• The Migration Museum’s 2020 lecture, delivered by Baroness Warsi

    Baroness Sayeeda Warsi delivered our 2020 lecture at King’s College London, chaired by her friend and fellow peer Baroness Shami Chakrabarti, exploring the rise of Islamophobia and the challenges of navigating complex currents of religion, identity and allegiance as a British Muslim and a high-profile politician. Read more

  • The Belle Vue Studio, Bradford

    A unique archive of photographs which records the changing face of a British industrial city through the 20th century is now being brought to a national audience in a BBC documentary, as Tim Smith, long-term friend and supporter of the Migration Museum, recounts. When the Belle Vue Studio opened in 1926 on Manningham Lane in… Read more

  • “For Sama” – a film you should see (unless you’re an MP, maybe)

    We were told that the absence of a large screen was due to the Extinction Rebellion protests in Westminster Square. The reason for the absence of anything but a small handful of MPs was not given, so we could only speculate: XR as well? Brexit-induced agoraphobia? indifference to the plight of Syria and its citizens?… Read more

  • Hold the Line – retracing a 90-year-old journey

    The route from south-east Europe to north-west Europe is one taken by thousands of people seeking asylum and refuge from war and persecution. Newspapers constantly present this as a contemporary challenge, but, as this blog illustrates, this is a well-trodden path – for the artist Freya Gabie this route is the basis of a project… Read more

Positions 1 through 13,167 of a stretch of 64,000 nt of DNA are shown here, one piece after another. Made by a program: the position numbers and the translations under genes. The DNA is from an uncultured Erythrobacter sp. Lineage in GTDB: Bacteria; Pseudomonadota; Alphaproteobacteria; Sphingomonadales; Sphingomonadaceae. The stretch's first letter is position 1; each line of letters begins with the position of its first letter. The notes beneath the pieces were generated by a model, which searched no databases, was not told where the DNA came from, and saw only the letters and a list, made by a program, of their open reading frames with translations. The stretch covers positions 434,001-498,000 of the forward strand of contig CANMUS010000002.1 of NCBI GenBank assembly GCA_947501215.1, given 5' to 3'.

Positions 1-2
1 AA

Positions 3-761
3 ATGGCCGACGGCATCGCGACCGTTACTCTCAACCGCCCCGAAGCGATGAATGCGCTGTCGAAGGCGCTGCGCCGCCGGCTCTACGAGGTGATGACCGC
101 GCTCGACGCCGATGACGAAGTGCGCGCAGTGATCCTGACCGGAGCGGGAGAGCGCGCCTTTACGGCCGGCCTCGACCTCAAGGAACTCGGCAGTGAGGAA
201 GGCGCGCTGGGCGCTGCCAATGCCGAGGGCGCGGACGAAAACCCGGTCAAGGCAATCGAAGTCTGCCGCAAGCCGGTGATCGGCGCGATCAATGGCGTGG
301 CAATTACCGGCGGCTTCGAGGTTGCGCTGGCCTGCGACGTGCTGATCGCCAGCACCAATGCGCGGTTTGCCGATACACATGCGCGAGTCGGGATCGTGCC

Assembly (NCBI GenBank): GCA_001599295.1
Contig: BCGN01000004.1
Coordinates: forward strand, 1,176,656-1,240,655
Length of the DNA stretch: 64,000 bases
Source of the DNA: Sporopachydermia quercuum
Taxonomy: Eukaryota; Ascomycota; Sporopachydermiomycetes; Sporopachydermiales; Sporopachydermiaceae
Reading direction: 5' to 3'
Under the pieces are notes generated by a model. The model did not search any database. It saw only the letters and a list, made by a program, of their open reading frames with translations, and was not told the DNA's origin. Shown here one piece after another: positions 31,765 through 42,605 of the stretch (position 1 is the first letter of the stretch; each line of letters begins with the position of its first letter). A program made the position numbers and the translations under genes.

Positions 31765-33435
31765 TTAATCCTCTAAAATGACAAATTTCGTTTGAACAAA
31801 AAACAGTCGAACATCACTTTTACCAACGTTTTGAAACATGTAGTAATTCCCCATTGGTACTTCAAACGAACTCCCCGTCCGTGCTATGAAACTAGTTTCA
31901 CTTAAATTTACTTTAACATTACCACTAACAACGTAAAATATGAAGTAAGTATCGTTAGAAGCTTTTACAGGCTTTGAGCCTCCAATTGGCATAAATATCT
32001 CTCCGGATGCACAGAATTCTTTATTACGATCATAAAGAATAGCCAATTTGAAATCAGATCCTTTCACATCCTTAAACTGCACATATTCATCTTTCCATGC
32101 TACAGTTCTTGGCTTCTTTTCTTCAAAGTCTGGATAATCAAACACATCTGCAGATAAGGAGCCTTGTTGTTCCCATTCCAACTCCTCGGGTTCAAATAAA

• “The whole world is here . . . ”

    The New Londoners, an exhibition featuring portraits of families from all over the world who call London home, is on display in the Breathing Space café section of the Migration Museum until 27 May. This blog profiles the exhibition, which features the photographs of Magnum photographer Chris Steele-Perkins, a long-term supporter of the Migration Museum.… Read more

  • On knowledge, football and forgiveness

    This is a short posting about football, but really it’s mostly about forgiveness. At a time when divisions run deep and animosity is in the air, when Crystal Palace’s goalkeeper is apparently ‘desperate’ to learn about the Second World War if only to understand why the Nazi salute he was photographed making might have been… Read more

  • Shorsh Saleh – weaving identities

    In April we welcome a new artist in residence to Room to Breathe: the multimedia artist Shorsh Saleh. Shorsh’s display in the art studio inside the exhibition reveals a range of delightful artistic practices, from miniature paintings, installations to carpet weaving. His body of work reflects his layered and complex identity both as an individual… Read more

  • Textiles and lullabies – Ceyda Oskay’s residency in the art studio

    Ceyda Oskay is the new artist in residence in our current exhibition, Room to Breathe. As with previous artists, we asked Ceyda and the curator in residence of the art studio, Dima Karout, a series of questions and answers to find out more about Ceyda’s artistic practice. Ceyda uses textiles to explore symbolic themes around… Read more

  • Art therapy with asylum seekers and refugees: the New Art Studio

    We are approaching the end of our third monthly residency in our current exhibition, Room to Breathe: the New Art Studio, an art therapy practice supporting asylum seekers and refugees in London, will be leaving the gallery on 24 February, and Ceyda Oskay will be moving into the space the following week. In the course… Read more

  • Karl Marx’s London